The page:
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Smart Textiles

Dornbirn event attracts 700 experts

The jointly organised 7th Smart Textiles Symposium 2018 and the 57th Dornbirn-GFC took place in Dornbirn, last month.

4th October 2018

Innovation in Textiles
 |  Dornbirn

Sustainable, Construction, Civil Engineering, Medical/Hygiene, Interiors, Clothing/​Footwear

The jointly organised 7th Smart Textiles Symposium 2018 and the 57th Dornbirn-GFC, which took place in Dornbirn, last month, attracted around 700 experts from industry and research from 30 different countries.

The former Federal chancellor from Austria, Werner Faymann, urged industry representatives in his opening words to always be one step ahead in the competition and to take advantage of recent market opportunities.

Use of artificial intelligence

Keynote speaker James Holbery, from Microsoft, based in Redmont, USA, gave an insight in Microsoft’s recent activities in printed, textile and flexible electronics and the current focus on creating new user experiences through soft electronics. “We always have to reinvent ourselves in these days of rapid change. We want to bring personal computing to a new level and address the young generation in particular,” he said.

Dr Isa Hofmann. © Dornbirn-GFC/Smart Textiles Symposium

Dr Isa Hofmann, moderator of the first day and managing director of a specialised communication agency based in Wiesbaden, Germany, gave a lecture on new opportunities in customer communication through artificial intelligence – from social bots to chatbots. “The use of artificial intelligence is the next big thing,” she predicted.

Communication in real time

Communication in real time without any waiting loops: Isa Hofmann presented the results of a recent study from business school Cologne and the agency morefire, that tried for the first time to classify existing chatbot types.

Unni Krishnan, Co-Founder of LongWealth, with offices in Vienna and Bangalore, is consulting large groups like Tata and Taj in India. India offers multiple opportunities for innovative Austrian companies to enter the market, according to Unni Krishnan.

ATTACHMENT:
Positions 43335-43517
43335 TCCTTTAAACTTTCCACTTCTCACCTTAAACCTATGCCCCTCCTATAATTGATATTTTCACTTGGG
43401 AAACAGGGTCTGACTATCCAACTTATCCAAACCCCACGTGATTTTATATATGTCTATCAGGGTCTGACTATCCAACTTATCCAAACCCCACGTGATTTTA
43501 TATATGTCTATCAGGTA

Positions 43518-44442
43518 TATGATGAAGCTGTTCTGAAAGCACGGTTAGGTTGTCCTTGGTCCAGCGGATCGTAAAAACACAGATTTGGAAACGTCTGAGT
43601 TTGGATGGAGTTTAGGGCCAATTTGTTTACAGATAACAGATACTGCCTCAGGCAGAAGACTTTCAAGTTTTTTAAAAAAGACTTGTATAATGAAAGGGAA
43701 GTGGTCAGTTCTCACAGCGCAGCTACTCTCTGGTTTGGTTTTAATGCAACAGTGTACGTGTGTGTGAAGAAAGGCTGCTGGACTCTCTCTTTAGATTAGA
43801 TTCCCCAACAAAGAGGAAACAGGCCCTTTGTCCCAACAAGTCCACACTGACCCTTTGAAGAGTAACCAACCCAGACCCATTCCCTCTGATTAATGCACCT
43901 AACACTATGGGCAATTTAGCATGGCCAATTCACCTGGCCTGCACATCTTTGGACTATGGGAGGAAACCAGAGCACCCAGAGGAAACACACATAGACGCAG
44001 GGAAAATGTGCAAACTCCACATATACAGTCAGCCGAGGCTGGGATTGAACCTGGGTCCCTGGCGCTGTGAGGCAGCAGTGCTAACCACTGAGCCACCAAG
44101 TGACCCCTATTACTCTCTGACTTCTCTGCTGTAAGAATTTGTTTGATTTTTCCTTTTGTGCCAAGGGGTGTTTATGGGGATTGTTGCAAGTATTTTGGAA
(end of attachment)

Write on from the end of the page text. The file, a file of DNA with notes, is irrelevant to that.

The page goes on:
Stefan Rohringer, Vice President Development Center Graz, Infineon Technologies Austria, pointed out the very first examples of electronics integrated into textiles that Infineon presented in 2003. Researchers at Infineon had discovered a way to make large textile surfaces such as carpeting or tent cloth intelligent. Woven into fabrics, a self-organising network of chips was able to monitor temperatures, pressures or vibrations. “This shows that you also might introduce things too early to the market,” commented Rohringer.

Lectures from start-ups

Interesting lectures from start-ups presented successful business models, like smart inlay soles from the company stAPPtronics that help wearers to control their body posture. The start-up Texible is a think tank for interesting new applications of smart textiles for the elderly. The demographic change creates new requirements. One example is smart bed inserts for humidity control.

Industry 4.0

Sabine Gimpel, from TITV Greiz, Germany, was moderator of the second day’s morning session and gave a lecture on Industry 4.0. Günter Grabher, CEO of Grabher-Group & Smart-Textiles Platform, Austria, presented some of the new technologies that his companies are working on in various clusters. Two examples were an office chair, optimising the user’s posture while seated, as well as a textile reinforced concrete, that is used to repair ramshackled bridges.

Marcus Kottinger, solution architect at Axians IBM, Germany, as well as Prof Enrico Putzke, Technical University Chemnitz, Germany, explained in their lectures how smart textiles are used for monitoring both material and humans and thus help to avoid accidents in heavy industry.

Sven Böhmer, head of sales, Statex Produktions- und Vertriebs, Germany, explained the advantages of textile electrodes and their conductivity due to silver incorporated into yarns or fabrics. Textile electrodes play an important role in a variety of medical applications like muscle and nerve stimulation or monitoring of vital parameters.

Cradle to cradle

The focus of the last three lectures was on Cradle to cradle. Vera Gratzl, product development, Werner & Mertz, Germany, showcased some innovative products from the brand Frosch, equipped with a fluorine-free hydrophobic treatment. Andreas Röhrich, director product development, Wolford, Austria introduced the new collection of sweaters and leggings, entirely manufactured according to the cradle to cradle standard.

Albin Kälin, CEO EPEA Switzerland, Switzerland, pioneer of the cradle to cradle concept, gave his vision on the future of production with cradle to cradle and how it is contributing to reduce the human footprint on earth.

“The future of smart textiles is a true interdisciplinary collaboration between various industries, to benefit from the enormous potential of this growing market,” commented Günter Grabher, initiator and CEO of the Smart Textiles Platform Austria.

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